IMPORTANT: Aimed at the general public, the Bücco Guide is a general educational guide. Its content presents some of the most common dental practices. However, there are many approaches and philosophies in dentistry and your dentist / specialist will be able to advise you on what he believes to be the most appropriate for your oral health. Do not hesitate to consult a dentist / specialist for more information.
Fluoride is naturally present in our environment
Fluoride is a mineral compound containing fluorine. It is found naturally in the soil and water (lakes, rivers and oceans) and in some food we eat.
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How fluoride protects your teeth?
Fluoride has the ability to strengthen the crystalline structure of tooth enamel, making it more resistant to acids excreted by bacteria that dissolve the enamel and cause cavities.
Fluoride also acts as a catalyst in increasing the deposition of calcium and phosphate on teeth, which helps to renew and constantly remineralize enamel and prevent tooth decay.
Direct application of fluoride on teeth (e.g.: toothpaste) and constant intake of fluoride from fluoridated water contribute significantly to the prevention of tooth decay. To a lesser extent, the ingestion of fluoridated water during tooth development (during childhood) also helps to make teeth more resistant to cavities.
History of water fluoridation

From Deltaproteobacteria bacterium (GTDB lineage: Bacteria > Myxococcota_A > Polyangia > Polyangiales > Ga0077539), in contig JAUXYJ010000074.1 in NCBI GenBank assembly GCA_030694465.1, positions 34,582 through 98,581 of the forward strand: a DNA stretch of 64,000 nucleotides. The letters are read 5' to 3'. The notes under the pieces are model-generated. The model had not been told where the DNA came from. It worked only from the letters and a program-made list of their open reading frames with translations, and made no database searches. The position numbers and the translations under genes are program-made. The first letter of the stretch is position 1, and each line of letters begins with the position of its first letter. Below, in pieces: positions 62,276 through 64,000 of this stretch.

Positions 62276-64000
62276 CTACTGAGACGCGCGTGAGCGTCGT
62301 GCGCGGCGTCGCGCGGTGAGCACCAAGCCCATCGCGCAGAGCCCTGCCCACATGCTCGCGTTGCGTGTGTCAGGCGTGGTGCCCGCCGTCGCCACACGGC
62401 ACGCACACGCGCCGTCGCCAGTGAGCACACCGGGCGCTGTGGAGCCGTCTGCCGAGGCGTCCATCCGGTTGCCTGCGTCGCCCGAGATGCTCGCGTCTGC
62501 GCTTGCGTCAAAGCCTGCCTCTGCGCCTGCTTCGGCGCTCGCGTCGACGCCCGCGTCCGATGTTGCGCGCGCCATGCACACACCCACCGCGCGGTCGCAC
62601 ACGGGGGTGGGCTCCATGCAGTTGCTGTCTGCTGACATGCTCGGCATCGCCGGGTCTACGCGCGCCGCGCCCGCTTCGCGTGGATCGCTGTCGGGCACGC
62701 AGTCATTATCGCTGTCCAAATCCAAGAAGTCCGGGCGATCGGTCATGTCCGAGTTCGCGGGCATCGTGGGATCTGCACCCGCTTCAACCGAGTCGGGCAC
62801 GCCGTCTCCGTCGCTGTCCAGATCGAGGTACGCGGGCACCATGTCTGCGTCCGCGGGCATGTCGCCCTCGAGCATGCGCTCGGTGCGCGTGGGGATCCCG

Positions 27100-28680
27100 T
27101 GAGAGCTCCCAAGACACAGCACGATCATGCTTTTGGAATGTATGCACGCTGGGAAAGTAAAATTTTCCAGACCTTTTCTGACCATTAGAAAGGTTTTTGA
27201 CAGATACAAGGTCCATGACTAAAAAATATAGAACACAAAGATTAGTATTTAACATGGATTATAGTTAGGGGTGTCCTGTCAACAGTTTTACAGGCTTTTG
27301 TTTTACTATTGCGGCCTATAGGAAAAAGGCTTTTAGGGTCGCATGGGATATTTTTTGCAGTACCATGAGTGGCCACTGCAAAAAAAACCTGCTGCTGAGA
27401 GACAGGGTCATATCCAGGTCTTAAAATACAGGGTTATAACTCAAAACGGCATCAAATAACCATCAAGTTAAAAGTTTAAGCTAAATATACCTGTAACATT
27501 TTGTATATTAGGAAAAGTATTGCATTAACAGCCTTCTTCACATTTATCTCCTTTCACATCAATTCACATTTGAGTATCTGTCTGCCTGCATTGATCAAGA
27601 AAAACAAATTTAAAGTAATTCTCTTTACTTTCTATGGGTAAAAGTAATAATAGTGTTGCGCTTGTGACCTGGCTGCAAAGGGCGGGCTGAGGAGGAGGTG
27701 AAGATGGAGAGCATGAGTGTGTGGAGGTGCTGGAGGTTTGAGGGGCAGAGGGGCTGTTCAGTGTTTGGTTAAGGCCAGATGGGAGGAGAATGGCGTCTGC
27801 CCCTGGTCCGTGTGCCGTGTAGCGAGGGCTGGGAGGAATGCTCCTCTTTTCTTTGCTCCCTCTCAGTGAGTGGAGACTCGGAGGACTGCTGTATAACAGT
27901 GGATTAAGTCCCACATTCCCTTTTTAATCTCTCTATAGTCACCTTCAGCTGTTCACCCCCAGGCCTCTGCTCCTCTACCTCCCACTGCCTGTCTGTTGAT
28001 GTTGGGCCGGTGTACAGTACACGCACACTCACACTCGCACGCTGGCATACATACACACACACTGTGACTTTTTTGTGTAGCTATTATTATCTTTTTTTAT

Research on the effects of fluoride on teeth started in the early 20thcentury. Frederick McKay, a dentist, and his collaborator G.V. Black, discovered that children born in Colorado Springs had mottled teeth and that these teeth were more resistant to decay. This phenomenon was later linked to an abnormally high level of naturally occurring fluoride in the water of this area. When consumed before the eruption of permanent teeth, a high concentration of fluoride causes what is called dental fluorosis.
Dr. H.T. Dean determined that concentrations of fluoride that are higher than 1 mg/l could cause fluorosis. He also studied the beneficial effects of fluoride on teeth. Thanks to his work and that of other researchers, municipal water fluoridation was introduced in 4 communities in the United States and Canada in 1945. The results were conclusive: there was a dramatic decline in tooth decay in communities where the water was fluoridated.
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Asepsis, the fight against germs at the dentist’s
Cavities (Tooth Decay)
Oral Hygiene and Prevention
Dental Amalgam Fillings
Permanent Dentition (Adult Teeth)
HALITOSIS (BAD BREATH)
Root Canal Treatment
Composite Resin Restoration (White Filling)